Infidelity and Divorce

The reason why a married couple is seeking a divorce matters in divorce proceedings. While technically matters such as infidelity do not affect whether or not you can get a divorce in a no fault divorce state, infidelity can affect other matters important to the divorce settlement.
Technically, all of the states in the United States have some form of no fault divorce. However, the procedures for obtaining a no fault divorce and the very definition of no fault divorce vary significantly among the states. In a true no fault divorce state, a spouse does not have to show any specific reason for his or her request to end the marriage. Instead, the spouse petitioning for divorce may ask the Court to end the marriage because the marriage has suffered an irretrievable breakdown, or the spouses have irreconcilable differences. 
The party seeking the no fault divorce does not need to prove that the other party violated his or her vows and any allegations of infidelity are irrelevant to the question of whether the couple may be legally divorced. However, the court may consider infidelity as it pertains to specific matters of the divorce settlement, such as:
·         Child Custody:  often the question of moral fitness to be a parent arises in divorce cases involving contested child custody. While discreet infidelity may not in and of itself influence child custody arrangements, a parent who is unfaithful and exposes his or her children to the infidelity or who neglects his or her children because of the infidelity may have a difficult time gaining custody of the children in a divorce proceeding absent the other parent’s consent.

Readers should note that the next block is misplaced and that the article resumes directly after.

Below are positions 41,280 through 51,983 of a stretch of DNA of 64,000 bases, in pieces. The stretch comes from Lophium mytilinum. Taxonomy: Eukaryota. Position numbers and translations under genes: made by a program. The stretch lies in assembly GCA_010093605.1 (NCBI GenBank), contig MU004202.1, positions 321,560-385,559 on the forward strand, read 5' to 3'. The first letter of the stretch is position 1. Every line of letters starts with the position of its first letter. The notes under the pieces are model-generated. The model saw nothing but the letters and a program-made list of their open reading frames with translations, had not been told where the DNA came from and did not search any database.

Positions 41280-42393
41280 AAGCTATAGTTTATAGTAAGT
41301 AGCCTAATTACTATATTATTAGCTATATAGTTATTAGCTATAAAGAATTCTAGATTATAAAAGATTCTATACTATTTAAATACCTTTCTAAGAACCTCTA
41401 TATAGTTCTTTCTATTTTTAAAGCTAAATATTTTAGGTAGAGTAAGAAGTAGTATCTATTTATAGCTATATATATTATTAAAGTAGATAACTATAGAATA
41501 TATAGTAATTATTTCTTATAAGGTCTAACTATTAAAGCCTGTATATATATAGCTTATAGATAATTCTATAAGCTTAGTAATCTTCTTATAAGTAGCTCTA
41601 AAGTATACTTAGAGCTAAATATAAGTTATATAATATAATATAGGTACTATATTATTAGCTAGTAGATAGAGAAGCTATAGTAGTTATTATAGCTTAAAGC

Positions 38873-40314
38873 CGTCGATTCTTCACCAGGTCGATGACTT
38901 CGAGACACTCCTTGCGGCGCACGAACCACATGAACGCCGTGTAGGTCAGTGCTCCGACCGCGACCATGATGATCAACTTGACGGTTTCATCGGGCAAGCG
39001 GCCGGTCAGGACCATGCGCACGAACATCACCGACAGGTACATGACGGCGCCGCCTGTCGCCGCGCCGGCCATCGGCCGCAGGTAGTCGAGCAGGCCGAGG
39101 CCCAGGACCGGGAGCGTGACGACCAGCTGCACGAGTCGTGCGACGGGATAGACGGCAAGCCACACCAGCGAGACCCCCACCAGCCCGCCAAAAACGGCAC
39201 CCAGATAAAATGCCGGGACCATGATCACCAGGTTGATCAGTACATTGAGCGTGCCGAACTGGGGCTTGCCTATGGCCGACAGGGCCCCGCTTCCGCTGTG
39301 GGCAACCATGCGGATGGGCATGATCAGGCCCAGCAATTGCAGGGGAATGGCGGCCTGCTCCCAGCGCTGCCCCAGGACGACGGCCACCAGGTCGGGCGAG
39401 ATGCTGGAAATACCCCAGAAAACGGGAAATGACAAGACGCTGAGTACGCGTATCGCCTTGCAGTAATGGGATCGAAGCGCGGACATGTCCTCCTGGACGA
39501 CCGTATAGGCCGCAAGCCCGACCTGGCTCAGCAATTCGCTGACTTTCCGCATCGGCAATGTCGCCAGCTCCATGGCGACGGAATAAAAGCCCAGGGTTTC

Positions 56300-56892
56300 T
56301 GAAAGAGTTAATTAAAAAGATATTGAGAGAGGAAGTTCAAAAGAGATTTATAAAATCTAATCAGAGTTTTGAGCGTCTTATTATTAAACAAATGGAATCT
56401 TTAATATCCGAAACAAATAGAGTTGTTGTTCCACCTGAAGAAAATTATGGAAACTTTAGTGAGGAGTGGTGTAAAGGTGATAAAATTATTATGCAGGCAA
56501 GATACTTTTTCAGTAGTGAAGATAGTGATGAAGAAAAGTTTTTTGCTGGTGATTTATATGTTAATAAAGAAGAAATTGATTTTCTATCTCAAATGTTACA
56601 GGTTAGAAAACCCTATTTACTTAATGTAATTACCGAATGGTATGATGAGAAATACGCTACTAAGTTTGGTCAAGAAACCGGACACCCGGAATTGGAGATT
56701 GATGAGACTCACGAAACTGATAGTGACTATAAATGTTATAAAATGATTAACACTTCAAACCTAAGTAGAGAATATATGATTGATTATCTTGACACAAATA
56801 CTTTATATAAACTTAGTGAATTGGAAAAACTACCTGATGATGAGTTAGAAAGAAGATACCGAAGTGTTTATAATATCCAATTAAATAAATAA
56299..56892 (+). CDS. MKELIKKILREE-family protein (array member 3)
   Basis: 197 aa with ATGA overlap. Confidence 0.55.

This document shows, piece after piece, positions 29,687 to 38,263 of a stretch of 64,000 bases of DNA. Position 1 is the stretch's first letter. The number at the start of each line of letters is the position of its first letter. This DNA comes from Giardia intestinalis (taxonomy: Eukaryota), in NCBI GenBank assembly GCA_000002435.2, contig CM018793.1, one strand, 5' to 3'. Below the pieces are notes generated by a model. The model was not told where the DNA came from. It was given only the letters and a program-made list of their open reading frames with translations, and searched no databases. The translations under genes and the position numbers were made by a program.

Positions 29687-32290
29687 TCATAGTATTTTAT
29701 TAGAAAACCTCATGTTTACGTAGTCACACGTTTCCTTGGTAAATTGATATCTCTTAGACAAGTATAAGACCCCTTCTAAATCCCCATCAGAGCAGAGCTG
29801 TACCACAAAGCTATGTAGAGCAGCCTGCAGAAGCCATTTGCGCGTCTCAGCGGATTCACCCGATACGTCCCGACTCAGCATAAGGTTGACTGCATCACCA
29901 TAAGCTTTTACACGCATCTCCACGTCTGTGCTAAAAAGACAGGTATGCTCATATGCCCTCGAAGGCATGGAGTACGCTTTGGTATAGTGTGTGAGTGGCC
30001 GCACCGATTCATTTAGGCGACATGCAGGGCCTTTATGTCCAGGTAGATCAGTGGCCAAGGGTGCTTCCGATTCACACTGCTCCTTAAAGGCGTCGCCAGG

·         Division of Marital Property: in equitable distribution states there is an assumption that marital property will be divided equally at the time of divorce. However, if one spouse spent money on gifts, trips, and other expenses related to his or her infidelity then the Court may find that the just and equitable division of the marital property involves providing more of the marital assets to the spouse who did not spend the couple’s money being unfaithful with another person. 
·         Alimony: while each state allows couples to obtain a no fault divorce, some of the no fault states have statutes that allow adultery to be considered in determining the alimony. They reconcile this position by reasoning that infidelity is irrelevant to whether the couple can get divorced but may be relevant in determining the specific elements of the divorce settlement such as alimony.
The impact of infidelity on these aspects of divorce settlements is highly dependent on the particular facts of the affair(s). Infidelity in and of itself may not affect child custody, the division of marital property, and the allocation of alimony but the particular way in which the adultery was conducted can have a significant effect on the outcome of a divorce. Further, some states have both “no fault” and “fault” divorces and the impact of adultery can be significant if it is still grounds for a “fault” divorce in those jurisdictions.

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